Glenn McNatt work praisedGlenn McNatt is superb. His...

LETTERS

June 07, 1996

Glenn McNatt work praised

Glenn McNatt is superb. His essays on the arts are always the highlights of my perusal of the Sunday paper.

I am always inspired by his clear, insightful and provocative writing. I'm delighted that The Sun has provided a forum for such a well-spoken and passionate proponent of the arts.

Keep 'em coming, Glenn. And how about publishing a collection?

Ben Sherman

Hanover, Pa.

Abandonment is not the answer

I am writing in response to a May 29 letter by Ed Rutkowski, "Concentrate vacant houses."

The concept of "constructive abandonment" is not new. The idea was discussed in the mid 1970s and was rejected not only because of the potential political ramifications but because it was thought to be an ineffective approach to urban renewal.

If the government adopts a strategy to "strengthen viable communities" at the expense of those it considers less viable, it is abandoning a large segment of the population. Imagine the indignity of paying property taxes and having that money used ** to speed the demise of your community so that a more "viable" neighborhood (county or state) may prosper. Imagine the impact on the people that live outside of Mr. Rutkowski's "residential enterprise zones." And where does Mr. Rutkowski think these people will go when their neighborhoods become so deteriorated they must be razed?

Vacant houses and urban blight are the visible manifestations of our social ills. The only solution to the vacant house problem is to reduce crime, improve our school system and adopt a tax structure that does not penalize people who choose to live in the city.

John Huppert

Baltimore

The writer, director of Banner Neighborhoods Community Corp., is a retired director of housing inspections for Baltimore City.

Not racist to oppose ACLU settlement

Two recent columns on a town meeting in Dundalk (May 26, "Ehrlich knows better" and May 21, "Unclear words on relocation of poor") have portrayed residents of eastern Baltimore County as uneducated racists who are unable to interpret provisions of the public housing settlement of the ACLU lawsuit against the federal Department of Housing and Urban Development and the city of Baltimore.

The Sun has criticized Congressman Bob Ehrlich and County Councilman Lou DePazzo for misleading the audience and not telling the whole truth. I attended that meeting and found the information objective and not misleading. Each provision was presented as it was stated in the court settlement. The entire document was not presented, only certain provisions that were felt to be potential loopholes in the enforcement and implementation of the policy.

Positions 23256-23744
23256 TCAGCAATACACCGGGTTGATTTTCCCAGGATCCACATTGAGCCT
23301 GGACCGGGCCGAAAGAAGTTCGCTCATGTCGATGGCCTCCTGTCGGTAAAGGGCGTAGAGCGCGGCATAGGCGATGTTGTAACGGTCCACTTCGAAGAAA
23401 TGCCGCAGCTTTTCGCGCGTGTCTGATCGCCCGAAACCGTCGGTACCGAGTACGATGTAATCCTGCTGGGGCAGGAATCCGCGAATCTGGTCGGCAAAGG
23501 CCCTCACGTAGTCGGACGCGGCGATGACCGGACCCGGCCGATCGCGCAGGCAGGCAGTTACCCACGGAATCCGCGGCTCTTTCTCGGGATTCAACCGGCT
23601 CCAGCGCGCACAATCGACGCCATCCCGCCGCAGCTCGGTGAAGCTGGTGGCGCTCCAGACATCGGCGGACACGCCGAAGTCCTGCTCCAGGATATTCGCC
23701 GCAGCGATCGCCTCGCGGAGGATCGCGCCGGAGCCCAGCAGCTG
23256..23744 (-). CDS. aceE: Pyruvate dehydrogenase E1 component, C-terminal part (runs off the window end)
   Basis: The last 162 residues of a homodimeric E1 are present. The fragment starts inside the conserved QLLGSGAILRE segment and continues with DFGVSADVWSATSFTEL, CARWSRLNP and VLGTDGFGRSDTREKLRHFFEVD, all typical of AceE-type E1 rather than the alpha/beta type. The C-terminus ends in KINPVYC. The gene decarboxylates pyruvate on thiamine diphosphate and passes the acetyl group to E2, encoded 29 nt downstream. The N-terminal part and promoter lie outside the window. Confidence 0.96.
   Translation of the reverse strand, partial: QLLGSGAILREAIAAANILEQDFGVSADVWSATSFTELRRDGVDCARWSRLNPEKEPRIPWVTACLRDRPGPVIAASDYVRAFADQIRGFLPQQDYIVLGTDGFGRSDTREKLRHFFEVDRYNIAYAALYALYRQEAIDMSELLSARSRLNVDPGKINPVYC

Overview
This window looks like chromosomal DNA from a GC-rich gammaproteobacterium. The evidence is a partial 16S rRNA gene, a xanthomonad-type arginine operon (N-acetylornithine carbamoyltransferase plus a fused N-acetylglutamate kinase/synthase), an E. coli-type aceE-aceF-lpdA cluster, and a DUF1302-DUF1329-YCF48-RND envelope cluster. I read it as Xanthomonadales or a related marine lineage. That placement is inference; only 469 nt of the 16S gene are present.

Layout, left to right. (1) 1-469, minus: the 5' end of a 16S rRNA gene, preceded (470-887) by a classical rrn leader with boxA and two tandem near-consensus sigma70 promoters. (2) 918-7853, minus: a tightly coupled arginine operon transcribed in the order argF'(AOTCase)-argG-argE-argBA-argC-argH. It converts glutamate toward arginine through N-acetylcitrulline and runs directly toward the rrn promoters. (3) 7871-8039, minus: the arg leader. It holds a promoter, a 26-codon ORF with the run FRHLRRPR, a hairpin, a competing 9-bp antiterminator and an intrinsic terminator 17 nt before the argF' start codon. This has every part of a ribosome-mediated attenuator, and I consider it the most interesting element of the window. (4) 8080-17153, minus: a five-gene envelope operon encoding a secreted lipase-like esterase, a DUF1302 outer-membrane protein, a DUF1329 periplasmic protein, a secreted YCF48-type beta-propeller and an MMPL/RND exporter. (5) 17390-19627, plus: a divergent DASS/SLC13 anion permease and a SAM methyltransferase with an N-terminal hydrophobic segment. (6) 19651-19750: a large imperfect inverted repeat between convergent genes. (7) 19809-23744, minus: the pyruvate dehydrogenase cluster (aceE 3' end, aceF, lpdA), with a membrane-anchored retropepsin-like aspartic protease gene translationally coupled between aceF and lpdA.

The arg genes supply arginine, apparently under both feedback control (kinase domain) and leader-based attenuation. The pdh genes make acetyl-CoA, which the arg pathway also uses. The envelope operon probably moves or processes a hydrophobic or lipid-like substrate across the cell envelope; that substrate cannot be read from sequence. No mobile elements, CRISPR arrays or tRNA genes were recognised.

Contrary to what The Sun would have us believe, this policy is not the answer to decades of futile social reform. There is no evidence that the authorities of HUD or the county government will be able to enforce the restrictions named in the agreement. How could they? The county government doesn't have the money or the manpower and HUD can't even control its own department.

Mr. Ehrlich did raise substantial issues. The issues of control, enforcement and money are very much our concern. The residents of eastern Baltimore County are not geniuses, but we do have minds of our own and are very capable of thinking for ourselves. We do not need Mr. Ehrlich and Mr. DePazzo to tell us what the agreement means. We do need them to provide the information and let us come to our own conclusions, and that is what happened at the meeting.

We are not uneducated racists, but are committed to our communities and will stand up for them and our values. This agreement is against everything we work for and teach our children. The harder you work, the more you get out of life.

Patricia Warble

Baltimore

Historical parallel seen in gay ruling

George Will begins his May 22 commentary by saying that "the Supreme Court held that America's traditional opposition to homosexuality is bigotry akin to racism." That statement is not correct. The court held that it is unconstitutional to create barriers to political access aimed at specific groups of citizens.

The Colorado constitutional amendment meant to accomplish two goals. The first was to eliminate all existing local, state and executive anti-discrimination policies protecting gays and lesbians. The second was to prevent the state from ever adopting similar policies in the future.

The Supreme Court ruling means that the first goal is fair game but that the arena for the conflict has to be the legislature and the political process. The effect of the amendment would have been to prevent the state from ever changing its mind, regardless of changes in the social climate.

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